Gas Furnaces Repair - Common Problems and Their Solutions

Furnace Diagnosis Gas furnaces use either propane or natural gas to heat enclosed living areas. While gas is often talked about as an expensive means of heat, gas furnaces typically burn cleaner than oil furnaces and therefore present their owners with less repairs than oil furnaces. But when problems do occur with gas furnaces, they're typically easy to identify and aren't labor intensive to correct. Below are four issues that commonly arise with older gas furnaces and what you can expect in terms of repairs.A Furnace Produces No HeatIf your gas furnace produces no heat, chances are that it's experiencing one of the following issues: a closed control valve, a blown fuse or tripped circuit, a faulty thermostat or a non-working pilot light. While you could correct these problems yourself, it's best to call a gas furnaces repair service (i.e. a heating and cooling company) if you aren't experienced with gas furnaces. Regardless of which of the above issues your furnace is experiencing, an HVAC repair technician should be able to fix the problem on the same day, and none of the above issues will result in a significant repair cost. A Furnace Produces Insufficient HeatIf your furnace has been producing less heat, it could be because the blower is occluded, the blower belt is loose or because the filter or burner is dirty. These problems can also occur in unison. As with a furnace that produces no heat, a furnace that produces insufficient heat resulting from one of the above issues can usually be fixed on the same day at minimal cost. If a gas furnaces repair technician indicates that the problem stems from one of the above issues but that some of the other issues appear immanent, save money and have all of them repaired in one visit.A Furnace Keeps Switching On and OffIf your furnace switches on and then switches off before producing the desired level of heat, it likely suffers from one of the following problems: a clogged blower, a dirty filter or an overly dry motor. In the first case, a technician will clean out your blower and its surrounding area using a vacuum; in the second case, the technician will replace your temporary air filter or clean and reinsert your permanent air filter; in the third case, the technician will lubricate the motor by placing oil in the necessary oil ports. In each case, the service cost should again be minimal. A Furnace's Pilot Light Won't Come OnWith most furnaces, you can tell if a pilot light is on by kneeling to the floor and looking at the underside of the furnace, where you'll see a small blue flame emanating from a small pipe if the pilot light is running. A pilot light that won't light is generally caused by one of three issues: a clogged pilot opening, insufficient gas flow due to an improperly set gas valve or a damaged thermocouple. In each case, the remedy is requires light labor and can be fixed at minimal cost. Gas Furnace Replacement Company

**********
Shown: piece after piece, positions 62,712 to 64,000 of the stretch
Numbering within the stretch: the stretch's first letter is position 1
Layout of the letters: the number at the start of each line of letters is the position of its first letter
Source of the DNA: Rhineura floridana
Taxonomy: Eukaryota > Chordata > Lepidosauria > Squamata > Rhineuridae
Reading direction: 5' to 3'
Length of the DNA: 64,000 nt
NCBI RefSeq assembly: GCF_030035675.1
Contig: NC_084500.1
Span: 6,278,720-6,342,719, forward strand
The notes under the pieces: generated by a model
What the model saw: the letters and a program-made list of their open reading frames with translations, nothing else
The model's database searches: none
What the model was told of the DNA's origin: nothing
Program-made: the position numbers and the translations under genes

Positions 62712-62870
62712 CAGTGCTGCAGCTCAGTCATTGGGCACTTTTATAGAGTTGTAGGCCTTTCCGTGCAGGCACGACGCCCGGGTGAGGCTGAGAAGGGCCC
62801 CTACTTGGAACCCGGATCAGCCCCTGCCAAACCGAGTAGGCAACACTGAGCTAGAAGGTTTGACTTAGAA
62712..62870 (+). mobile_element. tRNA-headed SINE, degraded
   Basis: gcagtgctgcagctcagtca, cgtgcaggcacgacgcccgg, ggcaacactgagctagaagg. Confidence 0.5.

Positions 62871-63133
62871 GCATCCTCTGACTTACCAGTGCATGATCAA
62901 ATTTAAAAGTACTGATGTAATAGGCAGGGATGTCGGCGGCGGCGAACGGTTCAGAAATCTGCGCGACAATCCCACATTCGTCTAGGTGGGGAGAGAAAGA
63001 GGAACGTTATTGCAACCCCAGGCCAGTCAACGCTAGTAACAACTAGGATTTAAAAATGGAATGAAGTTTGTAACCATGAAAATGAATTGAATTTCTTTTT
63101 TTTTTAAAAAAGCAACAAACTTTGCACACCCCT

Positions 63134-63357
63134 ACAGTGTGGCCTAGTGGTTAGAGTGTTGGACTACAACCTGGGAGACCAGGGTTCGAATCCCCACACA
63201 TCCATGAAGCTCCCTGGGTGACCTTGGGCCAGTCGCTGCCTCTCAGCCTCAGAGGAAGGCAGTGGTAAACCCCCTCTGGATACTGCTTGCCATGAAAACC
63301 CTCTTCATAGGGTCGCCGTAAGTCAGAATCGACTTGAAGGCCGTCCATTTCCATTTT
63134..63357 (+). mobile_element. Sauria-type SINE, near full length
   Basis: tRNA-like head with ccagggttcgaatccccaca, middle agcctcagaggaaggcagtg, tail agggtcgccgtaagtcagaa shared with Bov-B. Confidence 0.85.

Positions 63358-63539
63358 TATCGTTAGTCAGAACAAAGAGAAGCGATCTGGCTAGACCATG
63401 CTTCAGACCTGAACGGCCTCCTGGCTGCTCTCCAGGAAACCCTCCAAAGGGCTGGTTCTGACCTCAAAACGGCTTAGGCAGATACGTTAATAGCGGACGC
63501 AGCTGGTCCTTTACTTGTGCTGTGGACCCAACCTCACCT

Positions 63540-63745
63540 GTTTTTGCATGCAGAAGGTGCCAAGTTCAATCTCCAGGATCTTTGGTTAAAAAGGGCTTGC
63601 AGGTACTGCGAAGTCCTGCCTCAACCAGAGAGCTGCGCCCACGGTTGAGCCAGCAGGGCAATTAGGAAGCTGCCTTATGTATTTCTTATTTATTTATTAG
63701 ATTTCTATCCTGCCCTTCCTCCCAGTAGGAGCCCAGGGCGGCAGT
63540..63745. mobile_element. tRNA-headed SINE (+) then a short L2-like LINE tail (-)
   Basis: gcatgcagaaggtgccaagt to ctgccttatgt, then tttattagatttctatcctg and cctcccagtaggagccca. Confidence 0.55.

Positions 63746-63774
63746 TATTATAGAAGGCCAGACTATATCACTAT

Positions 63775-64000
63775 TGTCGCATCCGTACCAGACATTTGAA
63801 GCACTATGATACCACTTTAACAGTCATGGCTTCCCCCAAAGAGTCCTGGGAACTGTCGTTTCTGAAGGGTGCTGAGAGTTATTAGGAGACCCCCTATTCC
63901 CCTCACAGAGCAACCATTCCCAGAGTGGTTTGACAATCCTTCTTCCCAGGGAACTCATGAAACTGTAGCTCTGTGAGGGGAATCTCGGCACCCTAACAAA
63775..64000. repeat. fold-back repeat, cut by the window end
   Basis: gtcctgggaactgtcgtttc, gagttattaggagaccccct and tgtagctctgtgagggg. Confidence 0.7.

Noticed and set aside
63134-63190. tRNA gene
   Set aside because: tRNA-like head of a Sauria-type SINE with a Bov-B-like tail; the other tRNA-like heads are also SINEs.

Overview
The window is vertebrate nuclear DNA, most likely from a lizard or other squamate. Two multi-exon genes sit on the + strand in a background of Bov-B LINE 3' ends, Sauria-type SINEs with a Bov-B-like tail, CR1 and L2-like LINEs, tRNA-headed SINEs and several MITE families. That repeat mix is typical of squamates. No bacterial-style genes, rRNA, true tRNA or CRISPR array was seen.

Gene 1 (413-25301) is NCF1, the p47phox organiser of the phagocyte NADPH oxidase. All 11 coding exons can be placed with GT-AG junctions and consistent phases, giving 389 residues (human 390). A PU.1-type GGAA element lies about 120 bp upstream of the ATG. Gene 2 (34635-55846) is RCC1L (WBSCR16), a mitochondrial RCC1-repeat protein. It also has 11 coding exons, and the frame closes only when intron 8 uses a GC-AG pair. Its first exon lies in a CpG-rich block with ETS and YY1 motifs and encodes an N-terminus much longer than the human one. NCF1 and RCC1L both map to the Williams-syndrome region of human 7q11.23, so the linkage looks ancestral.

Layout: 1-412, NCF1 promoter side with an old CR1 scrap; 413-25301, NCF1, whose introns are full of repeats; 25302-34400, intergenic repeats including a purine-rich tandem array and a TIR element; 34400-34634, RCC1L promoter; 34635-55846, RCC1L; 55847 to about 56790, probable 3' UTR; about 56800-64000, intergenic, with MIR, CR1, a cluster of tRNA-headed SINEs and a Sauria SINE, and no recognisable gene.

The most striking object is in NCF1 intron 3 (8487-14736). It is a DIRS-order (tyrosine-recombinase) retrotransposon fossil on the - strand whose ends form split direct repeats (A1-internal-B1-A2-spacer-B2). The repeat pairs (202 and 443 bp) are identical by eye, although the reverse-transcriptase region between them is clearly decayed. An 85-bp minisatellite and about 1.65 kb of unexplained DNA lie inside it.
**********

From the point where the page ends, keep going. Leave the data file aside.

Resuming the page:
HVAC Contractors Denver